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What about converting to threadless??(11 posts)

What about converting to threadless??Kristin
Apr 7, 2003 12:29 PM
How is the quality of the components?

Should I buy the Easton EC70 threaded fork (Will have to have it cut and rethreaded), or the Threadless conversion kit?

Currently I have a newly installed, never ridden Profile 60mm, 105 profile stem. (Won't be able to sell that!!), and a Meche threaded headset. I'd be replacing these with the items in Performances kit?
IMHO, I'd stay threaded.....Dave Hickey
Apr 7, 2003 12:40 PM
I've gone back to threaded forks and stems on all my bikes. I can adjust the stem up or down 3cm without messing with spacers. Unless you're going with a all carbon fork(steerer), weight savings are minimal.
unless the bike's "a keeper", I wouldn'tDougSloan
Apr 7, 2003 2:34 PM
Unless you have an expensive frame or one with some emotional attachment that you intend to keep, I wouldn't put much money into it converting to threadless, not even $170 (plus tax/shipping/labor).

re: What about converting to threadless??Swat Dawg
Apr 7, 2003 4:41 PM
I have a threadless on my bike, and while yes their is the advantage of being able to easily adjust the stem height, I have discovered that the front end of my bike is not nearly as stiff as bikes with threadless set ups. I did not realize how much I flex the bars back and forth until I rode a friend's 1" threadless set-up. The bike moved much more precisely underneath me in direct response to my input at the handlebars. With the threadless I flex the bars and it has a noticable affect on performance. Try riding someone elses threadless set up and see how it feels comparatively, then make your decision based on how it feels versus the minor loss in stem height adjustability.

Swat Dawg '04
Relevant costsFez
Apr 7, 2003 4:42 PM
If your fork is toast, you have to buy another one regardless. And you would have labor charges either way.

So the only relevant costs are headset and stem. Way more choices in threadless headsets and stems. Recently, I have found the selection and sizes of threaded stems to be dwindling.

You can get a cheap DiaCompe or Cane Creek threadless headset for less than $25. Some Performance threadless stems are $10-25, depending on the sale.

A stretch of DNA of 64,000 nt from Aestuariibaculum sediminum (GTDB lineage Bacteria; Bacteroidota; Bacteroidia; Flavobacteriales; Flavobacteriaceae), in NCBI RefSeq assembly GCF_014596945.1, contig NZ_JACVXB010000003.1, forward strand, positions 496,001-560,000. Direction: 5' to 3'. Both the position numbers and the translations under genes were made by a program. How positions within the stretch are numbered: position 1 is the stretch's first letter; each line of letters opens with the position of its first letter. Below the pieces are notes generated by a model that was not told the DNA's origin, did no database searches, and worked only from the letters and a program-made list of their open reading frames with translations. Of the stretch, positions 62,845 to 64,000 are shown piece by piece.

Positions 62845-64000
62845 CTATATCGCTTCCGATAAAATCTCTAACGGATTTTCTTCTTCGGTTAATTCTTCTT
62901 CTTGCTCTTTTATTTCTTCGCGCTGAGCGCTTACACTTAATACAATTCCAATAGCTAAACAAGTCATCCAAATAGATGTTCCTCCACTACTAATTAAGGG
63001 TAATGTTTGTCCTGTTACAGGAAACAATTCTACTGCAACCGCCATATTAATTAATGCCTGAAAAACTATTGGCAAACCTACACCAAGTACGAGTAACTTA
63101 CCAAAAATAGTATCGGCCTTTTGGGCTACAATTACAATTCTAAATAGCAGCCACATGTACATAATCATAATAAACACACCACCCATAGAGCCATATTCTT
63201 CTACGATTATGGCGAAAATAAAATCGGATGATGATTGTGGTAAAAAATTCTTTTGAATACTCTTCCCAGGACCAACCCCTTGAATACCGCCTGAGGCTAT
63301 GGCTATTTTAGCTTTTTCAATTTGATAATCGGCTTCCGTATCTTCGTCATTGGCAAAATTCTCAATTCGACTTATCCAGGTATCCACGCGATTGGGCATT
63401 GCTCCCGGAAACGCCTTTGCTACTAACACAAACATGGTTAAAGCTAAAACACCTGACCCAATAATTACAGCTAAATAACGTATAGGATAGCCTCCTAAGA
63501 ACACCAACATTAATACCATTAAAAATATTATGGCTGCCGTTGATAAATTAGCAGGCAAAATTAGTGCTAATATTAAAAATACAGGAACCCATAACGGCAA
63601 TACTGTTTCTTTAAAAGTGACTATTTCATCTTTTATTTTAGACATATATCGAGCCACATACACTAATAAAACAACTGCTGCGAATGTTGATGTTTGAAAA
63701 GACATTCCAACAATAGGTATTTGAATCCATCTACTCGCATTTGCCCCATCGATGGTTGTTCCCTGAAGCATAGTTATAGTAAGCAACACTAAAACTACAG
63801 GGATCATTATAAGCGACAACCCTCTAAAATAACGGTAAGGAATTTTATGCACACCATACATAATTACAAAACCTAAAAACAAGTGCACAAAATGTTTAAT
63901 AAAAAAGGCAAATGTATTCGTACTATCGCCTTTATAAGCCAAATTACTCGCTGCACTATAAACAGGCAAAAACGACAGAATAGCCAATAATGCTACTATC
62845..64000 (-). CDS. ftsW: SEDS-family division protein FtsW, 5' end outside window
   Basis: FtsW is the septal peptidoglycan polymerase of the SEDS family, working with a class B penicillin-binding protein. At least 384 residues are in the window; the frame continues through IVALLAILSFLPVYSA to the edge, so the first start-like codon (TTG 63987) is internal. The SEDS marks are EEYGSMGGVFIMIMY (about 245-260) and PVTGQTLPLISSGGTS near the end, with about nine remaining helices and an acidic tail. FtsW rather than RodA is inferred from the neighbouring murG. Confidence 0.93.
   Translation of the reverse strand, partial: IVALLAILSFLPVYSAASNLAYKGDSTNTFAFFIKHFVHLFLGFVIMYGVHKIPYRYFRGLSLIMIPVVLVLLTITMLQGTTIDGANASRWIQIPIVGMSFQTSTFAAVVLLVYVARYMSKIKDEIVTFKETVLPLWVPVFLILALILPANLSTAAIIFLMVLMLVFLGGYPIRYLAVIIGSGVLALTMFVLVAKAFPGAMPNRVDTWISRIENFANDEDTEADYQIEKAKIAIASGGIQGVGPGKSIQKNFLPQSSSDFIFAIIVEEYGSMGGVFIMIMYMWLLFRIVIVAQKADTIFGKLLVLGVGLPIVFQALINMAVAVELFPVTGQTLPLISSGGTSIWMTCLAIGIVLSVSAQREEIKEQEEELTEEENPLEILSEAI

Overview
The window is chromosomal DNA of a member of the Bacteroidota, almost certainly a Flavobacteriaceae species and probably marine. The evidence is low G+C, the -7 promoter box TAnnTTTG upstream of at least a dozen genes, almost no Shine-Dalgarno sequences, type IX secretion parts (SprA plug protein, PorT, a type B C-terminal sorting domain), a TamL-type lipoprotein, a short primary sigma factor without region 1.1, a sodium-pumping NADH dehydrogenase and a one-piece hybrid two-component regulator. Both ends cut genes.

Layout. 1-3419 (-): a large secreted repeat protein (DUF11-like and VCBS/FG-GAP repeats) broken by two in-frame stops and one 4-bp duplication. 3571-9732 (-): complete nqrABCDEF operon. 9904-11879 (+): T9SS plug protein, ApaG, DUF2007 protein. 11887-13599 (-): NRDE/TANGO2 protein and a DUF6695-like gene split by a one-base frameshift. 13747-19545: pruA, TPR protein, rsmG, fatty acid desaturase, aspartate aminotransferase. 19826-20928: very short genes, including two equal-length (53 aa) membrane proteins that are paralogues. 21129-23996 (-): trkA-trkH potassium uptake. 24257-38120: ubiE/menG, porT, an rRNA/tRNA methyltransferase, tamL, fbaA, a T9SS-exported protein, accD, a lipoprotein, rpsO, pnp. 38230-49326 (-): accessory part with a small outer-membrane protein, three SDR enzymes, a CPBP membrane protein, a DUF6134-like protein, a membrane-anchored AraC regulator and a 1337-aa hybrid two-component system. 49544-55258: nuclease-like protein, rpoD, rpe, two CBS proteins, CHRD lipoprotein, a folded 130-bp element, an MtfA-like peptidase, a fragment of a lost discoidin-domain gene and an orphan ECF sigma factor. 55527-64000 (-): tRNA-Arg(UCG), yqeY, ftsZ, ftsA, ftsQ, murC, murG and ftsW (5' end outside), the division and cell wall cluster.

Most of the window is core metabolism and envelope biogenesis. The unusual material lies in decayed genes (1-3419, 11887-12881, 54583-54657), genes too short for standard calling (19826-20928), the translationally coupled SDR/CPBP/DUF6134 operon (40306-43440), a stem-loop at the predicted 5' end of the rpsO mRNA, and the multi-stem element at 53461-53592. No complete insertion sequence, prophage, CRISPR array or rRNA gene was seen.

Price it up and see for yourself.

If its for you, threadless has a greater selection. If you just want to piece the bike together so its rideable, do whatever is cheapest.
re: What about converting to threadless??rogue_CT1
Apr 7, 2003 6:06 PM
I don't mean to hijack the thread but here goes a threaded/ threadless question. Can a threaded carbon fork with an alloy steerer tube be cut down, and a star nut added to convert it to a threadless system? Is there anyway this could work? It seems that the threadless stem clamps onto the steerer tube therefore the only problem I could see would be affixing the star nut.
What do you think?
probably not enough exposed steer tube nmDougSloan
Apr 7, 2003 8:00 PM
probably not enough exposed steer tube nmrogue_CT1
Apr 7, 2003 8:59 PM
What about a 240mm steerer tube of my 63 cm bike to be used on my wife's new frame with a head tube of 103mm? I know it would need to be cut down but other than that would it work?

I'd really like to use it since it was bought new last year and used for only about a month, it's a Kestral EMS fork, so it's not to shabby for the wife. I just don't want to become a widower if it doesn't work right!!! Or worse yet, never hear the end of it if she lived through the crash. ;)
Apr 8, 2003 4:54 AM
As long as you have remove all of the threads when you cut it to length, then a formerly threaded steering tube is now threadless. It should work fine.
Thanks C-40 (nm)rogue_CT1
Apr 8, 2003 9:46 AM
I could post the link to the Chris King tome again if you want!Elefantino
Apr 7, 2003 6:43 PM
Then again, some might take offense.

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